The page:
Do you ever think about where your clothes come from and who makes them? Hopefully this blog will begin to help you think about that and the small changes you can make. I know that I have been personally affected by researching this.

Elyse Mackinnon
Former student president

Bevans SB, 1992 Models of Contextual Theology New York: Orbis
Newbigin L, 1989 The Gospel in a Pluralist Society Michigan: Wm. B. Eerdmans Publishing Co
Wiseman E, 2011 ‘The Gospel According to Forever 21’ The Guardian Available from: http://www.theguardian.com/lifeandstyle/2011/jul/17/forever-21-fast-fashion-america (accessed 16/05/15)
Smith J, 2009 Desiring the Kingdom Michigan: Baker Academic
Siegel L, 2013 ‘Ethical Shopping: how the high street fashion stores rate’ The Guardian Available from: http://www.theguardian.com/fashion/2013/may/17/ethical-shopping-high-street-fashion (accessed 16/05/15)

 

 

Who are you wearing?

Who are you wearing?

Faith in Fashion

Have you ever watched ‘Live from the Red Carpet’? If not, I’ll quickly fill you in. At any major awards event such as The Oscars or The Grammys, there will be loads of journalists lined up along the red carpet, patiently waiting to ask one important question to the celebrities – ‘Who are you wearing?’.

Brands capitalise on this opportunity to use famous people, because you are almost guaranteed for a sell-out item if someone popular is seen wearing your design. Recently, there has been shift away from high-end brands to high-street stores, shown through celebrities choosing to endorse them (Beyonce for Topshop, Rihanna for River Island). The high street is great for consumers as it allows them to change their image constantly, and the latest styles ultimately impact upon their identity.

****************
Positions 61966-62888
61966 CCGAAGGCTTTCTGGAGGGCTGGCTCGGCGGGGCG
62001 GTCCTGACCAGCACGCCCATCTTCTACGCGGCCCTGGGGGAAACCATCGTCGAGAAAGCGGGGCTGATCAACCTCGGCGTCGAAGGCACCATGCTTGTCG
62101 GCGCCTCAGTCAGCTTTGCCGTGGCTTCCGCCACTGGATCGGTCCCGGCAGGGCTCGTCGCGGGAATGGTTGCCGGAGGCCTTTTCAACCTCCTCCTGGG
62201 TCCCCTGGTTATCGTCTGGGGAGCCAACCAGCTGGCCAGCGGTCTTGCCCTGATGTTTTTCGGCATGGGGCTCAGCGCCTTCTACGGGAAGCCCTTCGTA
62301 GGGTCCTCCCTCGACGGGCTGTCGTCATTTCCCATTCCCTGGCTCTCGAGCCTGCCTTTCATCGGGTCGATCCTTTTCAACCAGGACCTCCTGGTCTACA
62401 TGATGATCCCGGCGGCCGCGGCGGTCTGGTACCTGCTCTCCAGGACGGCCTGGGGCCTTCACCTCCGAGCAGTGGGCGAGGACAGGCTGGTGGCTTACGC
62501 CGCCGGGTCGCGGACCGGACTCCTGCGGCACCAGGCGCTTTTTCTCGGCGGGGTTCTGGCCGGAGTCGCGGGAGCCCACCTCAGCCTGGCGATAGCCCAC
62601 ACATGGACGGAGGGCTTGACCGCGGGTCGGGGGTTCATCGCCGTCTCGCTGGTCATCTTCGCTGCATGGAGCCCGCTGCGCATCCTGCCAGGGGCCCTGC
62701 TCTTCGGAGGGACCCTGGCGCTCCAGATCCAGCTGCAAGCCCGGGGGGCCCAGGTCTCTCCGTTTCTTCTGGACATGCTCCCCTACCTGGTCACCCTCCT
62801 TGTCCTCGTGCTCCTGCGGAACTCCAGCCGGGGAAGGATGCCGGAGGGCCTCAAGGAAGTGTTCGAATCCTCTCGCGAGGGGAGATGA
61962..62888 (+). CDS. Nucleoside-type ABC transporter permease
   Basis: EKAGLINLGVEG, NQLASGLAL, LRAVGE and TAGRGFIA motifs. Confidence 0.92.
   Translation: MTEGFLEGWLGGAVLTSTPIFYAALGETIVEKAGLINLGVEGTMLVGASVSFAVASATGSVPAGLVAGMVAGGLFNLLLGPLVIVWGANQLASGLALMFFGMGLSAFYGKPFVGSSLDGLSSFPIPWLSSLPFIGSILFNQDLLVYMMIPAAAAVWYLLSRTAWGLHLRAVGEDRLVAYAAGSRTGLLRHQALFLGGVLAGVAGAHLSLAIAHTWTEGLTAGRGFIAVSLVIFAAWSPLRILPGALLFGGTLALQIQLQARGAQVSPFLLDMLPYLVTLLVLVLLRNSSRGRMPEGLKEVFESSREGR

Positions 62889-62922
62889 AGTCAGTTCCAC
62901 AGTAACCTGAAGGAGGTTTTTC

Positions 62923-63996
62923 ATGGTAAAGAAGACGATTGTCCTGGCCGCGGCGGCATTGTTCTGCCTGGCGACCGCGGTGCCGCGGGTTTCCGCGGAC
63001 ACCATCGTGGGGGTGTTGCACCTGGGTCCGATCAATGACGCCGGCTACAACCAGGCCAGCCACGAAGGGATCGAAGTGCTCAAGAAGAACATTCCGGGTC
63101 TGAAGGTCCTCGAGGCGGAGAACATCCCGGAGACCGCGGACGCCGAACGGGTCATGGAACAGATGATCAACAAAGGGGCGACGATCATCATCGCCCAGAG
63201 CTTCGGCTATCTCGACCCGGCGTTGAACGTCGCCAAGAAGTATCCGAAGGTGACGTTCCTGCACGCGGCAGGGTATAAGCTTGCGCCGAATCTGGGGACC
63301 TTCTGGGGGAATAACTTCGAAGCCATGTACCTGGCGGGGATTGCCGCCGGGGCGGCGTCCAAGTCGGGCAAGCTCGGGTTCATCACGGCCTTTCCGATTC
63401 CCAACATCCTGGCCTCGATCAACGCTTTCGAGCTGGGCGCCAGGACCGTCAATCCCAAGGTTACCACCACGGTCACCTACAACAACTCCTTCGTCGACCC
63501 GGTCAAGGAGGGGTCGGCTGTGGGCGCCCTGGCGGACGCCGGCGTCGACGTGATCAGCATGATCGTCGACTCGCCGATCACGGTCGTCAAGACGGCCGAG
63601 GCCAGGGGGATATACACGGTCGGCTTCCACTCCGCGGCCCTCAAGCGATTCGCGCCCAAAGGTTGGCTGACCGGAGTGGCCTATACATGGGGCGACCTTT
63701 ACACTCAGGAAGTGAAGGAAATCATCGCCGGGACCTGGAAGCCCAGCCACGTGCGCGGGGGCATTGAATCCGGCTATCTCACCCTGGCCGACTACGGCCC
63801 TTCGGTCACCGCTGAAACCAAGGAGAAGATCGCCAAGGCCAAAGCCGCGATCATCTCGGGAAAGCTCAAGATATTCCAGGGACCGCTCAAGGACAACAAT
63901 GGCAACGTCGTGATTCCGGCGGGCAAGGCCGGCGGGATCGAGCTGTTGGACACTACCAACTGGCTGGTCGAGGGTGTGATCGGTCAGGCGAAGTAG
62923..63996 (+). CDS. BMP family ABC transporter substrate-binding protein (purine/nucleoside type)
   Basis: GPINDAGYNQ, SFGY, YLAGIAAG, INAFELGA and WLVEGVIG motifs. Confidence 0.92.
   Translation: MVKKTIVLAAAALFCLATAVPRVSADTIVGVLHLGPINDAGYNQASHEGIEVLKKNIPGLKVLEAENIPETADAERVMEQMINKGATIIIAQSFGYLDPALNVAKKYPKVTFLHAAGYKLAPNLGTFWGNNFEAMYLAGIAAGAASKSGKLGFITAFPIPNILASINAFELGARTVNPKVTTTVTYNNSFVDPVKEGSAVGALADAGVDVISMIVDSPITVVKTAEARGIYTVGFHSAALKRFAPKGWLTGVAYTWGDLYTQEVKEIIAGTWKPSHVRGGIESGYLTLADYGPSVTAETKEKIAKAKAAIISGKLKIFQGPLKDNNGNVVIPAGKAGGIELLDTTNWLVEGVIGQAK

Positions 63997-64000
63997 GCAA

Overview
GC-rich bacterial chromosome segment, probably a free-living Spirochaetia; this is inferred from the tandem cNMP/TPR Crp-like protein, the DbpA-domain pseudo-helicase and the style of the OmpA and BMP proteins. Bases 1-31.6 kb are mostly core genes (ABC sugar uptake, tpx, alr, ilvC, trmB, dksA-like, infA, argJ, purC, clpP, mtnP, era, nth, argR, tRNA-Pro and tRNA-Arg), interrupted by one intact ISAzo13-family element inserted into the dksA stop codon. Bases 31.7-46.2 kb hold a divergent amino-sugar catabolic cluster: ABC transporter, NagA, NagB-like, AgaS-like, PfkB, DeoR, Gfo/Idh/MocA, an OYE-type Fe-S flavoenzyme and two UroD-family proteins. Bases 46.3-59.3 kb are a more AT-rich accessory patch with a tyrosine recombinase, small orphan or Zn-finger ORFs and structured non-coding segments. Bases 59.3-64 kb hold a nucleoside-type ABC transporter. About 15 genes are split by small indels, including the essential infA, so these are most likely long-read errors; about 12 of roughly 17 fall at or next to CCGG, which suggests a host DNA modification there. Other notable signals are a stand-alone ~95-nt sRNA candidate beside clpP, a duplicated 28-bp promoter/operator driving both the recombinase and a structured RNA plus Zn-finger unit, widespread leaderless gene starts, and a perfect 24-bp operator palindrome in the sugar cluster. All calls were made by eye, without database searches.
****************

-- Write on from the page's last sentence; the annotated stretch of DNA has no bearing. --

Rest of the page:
Beyonce’s Ivy Park [i] collection in Topshop recently caused a stir when it was released – it was a sell out!! However, an article was released shortly afterwards, claiming that it is “reportedly made by Sri Lankan factory workers earning just £4.30 a day… less than half the average Sri Lankan wage” [ii]. The most expensive item Beyonce has to offer is £160, so why are the workers earning so little?! This raises some serious questions about our response as Christians. Should we be buying clothing like this and supporting it, what does the Bible say, and should we become involved?

I will look at Stephen Bevans countercultural model in order to reach an appropriate response. Bevans (1992:117) states that the countercultural model “takes context (experience, culture, social location, and social change) with utmost seriousness. If the gospel is to truly take root within a people’s context, it needs to challenge and purify that context”.

When applying this model to the Fashion Retail Industry, Christians must be willing to not abandon the industry but seek for ways in which to transform it from within – possibly by working with companies to improve working conditions and pay in all aspects of the brand. If this is done correctly, it will allow for the gospel to change the context. It could be said that this industry has nothing to do with the gospel; rather the industry appears to be about exploitation and money making. However, the gospel has the ability to challenge any culture through its ‘liberation and healing power’ (Bevans, 1992:118). Newbigin (1989:141) highlights that the gospel must use the language of the culture it is trying to transform and use the tools the culture provides. In order for the gospel to effectively use the language of the fashion retail industry, Christians must be prepared to interact with the industry at all levels, using biblical principles as a basis for decision making. Newbigin (1989:142) continues stating: ‘But of course the truth is that every communication of the gospel is already conditioned’, making it easier for the Christian to respond to this industry.